New Details on Factery’s Funding & Product

Yesterday we spotted a regulatory filing from something called, which had raised $1.25 million in VC funding. No investor info on the document, and the only listed executive was search marketing vet Paul Pedersen. We described it as an “online answer engine,” based on the alpha product up on Factery’s website.

Now a source has filled us in with additional details, including how Factery’s current website isn’t really representative of its product plans.

First, the financing: This is considered a seed round, with U.S. Venture Partners serving as lead investor. USVP partner Paul Matteucci took the board seat, even though Tim Connors was the original deal lead. Angel backers include Ron Conway, Frank Caufield Jr., Aydin Senkut and Maurice Werdegar.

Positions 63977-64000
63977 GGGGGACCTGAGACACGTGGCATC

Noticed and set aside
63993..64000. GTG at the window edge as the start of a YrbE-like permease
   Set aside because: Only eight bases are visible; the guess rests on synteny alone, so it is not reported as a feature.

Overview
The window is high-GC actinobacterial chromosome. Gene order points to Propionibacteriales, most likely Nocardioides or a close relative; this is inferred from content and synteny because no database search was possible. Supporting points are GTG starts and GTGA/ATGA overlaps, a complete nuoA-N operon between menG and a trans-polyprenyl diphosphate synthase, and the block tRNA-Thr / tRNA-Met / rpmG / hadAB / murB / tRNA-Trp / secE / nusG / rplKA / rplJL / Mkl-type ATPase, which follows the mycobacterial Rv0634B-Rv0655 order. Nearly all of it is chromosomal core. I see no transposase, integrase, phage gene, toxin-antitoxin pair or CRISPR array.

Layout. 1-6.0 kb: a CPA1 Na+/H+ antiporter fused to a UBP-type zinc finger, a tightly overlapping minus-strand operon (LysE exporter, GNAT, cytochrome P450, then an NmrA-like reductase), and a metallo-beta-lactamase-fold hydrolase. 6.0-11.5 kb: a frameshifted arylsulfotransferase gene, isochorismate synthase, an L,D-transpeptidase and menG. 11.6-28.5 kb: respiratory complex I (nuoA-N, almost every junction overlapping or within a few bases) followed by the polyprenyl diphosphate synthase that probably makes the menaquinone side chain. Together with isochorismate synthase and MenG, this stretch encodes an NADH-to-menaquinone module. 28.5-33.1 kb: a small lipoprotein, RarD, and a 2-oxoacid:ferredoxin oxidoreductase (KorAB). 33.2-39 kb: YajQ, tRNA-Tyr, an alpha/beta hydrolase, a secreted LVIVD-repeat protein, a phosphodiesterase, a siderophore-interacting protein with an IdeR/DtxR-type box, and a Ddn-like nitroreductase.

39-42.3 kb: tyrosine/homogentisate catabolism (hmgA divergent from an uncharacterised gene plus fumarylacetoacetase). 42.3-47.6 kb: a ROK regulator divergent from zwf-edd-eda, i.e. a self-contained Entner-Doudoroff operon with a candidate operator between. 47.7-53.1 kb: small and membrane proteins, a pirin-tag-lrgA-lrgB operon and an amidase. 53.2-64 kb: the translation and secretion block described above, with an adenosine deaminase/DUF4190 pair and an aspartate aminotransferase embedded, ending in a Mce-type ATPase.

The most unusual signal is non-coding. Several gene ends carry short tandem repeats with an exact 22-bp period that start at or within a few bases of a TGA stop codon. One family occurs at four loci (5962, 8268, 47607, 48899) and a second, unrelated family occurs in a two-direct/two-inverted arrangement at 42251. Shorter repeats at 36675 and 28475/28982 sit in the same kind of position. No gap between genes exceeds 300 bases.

Now, the company: Menlo Park-based Factery isn’t looking to become the next Google. It’s current website — which consists of little more than a search bar — is basically a development environment to help Factery build a real-time semantic extraction platform (called FactRank, as a play on pagerank), which it would then commercialize and (hopefully) provide to search outfits like Bing.

“It’s deep search in real time,” says our source. “It can go into the Twittersphere, go into and out of links and filter out the noise.”

Update: I’ve spoken to Pedersen, who confirms the above information. He adds that the seed funding should keep Factery afloat for the next 12 months (current staff is just four people), but that it would look at begin raising a larger round ($5m-$10m) at the end of Q1 2010 or early the following quarter. He didn’t discuss the seed round valuation, but did say he’d be hoping for a 4x or 5x step-up from the seed post-money to the next round’s pre-money.

“There are so many and other links out there, but nothing telling you if the content people are looking at is of any use,” Pedersen explains. “We’re going to use our technology to go fetch that page, and in effect pre-read it or pre-process it for you. Tell you it’s a good page because it has high factual value. We’re almost serving an editorial function, in a sense.”